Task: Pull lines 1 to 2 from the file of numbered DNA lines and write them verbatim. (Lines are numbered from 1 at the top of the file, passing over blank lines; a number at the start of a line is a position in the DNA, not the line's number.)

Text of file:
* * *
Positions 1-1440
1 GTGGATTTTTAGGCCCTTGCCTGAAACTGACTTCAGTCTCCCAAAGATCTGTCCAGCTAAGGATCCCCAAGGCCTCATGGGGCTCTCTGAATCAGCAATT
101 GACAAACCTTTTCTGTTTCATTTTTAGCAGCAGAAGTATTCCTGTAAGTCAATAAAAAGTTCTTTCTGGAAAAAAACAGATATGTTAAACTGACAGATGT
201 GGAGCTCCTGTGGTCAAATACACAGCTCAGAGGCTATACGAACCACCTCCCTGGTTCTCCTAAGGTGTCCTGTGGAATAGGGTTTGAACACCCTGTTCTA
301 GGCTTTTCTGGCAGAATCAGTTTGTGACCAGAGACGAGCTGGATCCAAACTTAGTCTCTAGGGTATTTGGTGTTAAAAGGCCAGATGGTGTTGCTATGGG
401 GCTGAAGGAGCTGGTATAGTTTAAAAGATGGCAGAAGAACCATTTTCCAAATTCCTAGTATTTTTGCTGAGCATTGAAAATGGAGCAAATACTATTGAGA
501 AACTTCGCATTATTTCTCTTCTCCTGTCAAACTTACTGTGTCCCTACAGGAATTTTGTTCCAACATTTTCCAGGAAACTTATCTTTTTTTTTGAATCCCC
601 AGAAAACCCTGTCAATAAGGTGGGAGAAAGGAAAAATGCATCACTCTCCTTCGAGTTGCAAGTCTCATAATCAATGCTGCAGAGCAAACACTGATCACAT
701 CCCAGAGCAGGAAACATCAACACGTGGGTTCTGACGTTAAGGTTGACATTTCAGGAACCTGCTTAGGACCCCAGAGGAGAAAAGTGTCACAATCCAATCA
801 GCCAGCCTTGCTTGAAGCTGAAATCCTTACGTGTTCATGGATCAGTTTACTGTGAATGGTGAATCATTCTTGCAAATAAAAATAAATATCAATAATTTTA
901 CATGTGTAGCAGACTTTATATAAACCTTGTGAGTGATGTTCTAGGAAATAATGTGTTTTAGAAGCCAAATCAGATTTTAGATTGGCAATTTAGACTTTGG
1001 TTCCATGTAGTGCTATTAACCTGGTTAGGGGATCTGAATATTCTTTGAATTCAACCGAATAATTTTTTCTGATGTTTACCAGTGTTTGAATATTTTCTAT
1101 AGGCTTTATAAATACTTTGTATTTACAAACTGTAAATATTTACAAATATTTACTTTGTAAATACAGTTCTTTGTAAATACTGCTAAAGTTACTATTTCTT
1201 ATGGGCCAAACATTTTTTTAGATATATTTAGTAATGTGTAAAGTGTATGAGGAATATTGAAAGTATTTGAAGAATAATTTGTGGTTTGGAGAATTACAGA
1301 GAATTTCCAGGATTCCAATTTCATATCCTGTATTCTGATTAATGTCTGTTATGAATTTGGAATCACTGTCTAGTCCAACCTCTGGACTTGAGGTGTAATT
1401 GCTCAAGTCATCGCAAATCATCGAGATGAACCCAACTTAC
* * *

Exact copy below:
Positions 1-1440
1 GTGGATTTTTAGGCCCTTGCCTGAAACTGACTTCAGTCTCCCAAAGATCTGTCCAGCTAAGGATCCCCAAGGCCTCATGGGGCTCTCTGAATCAGCAATT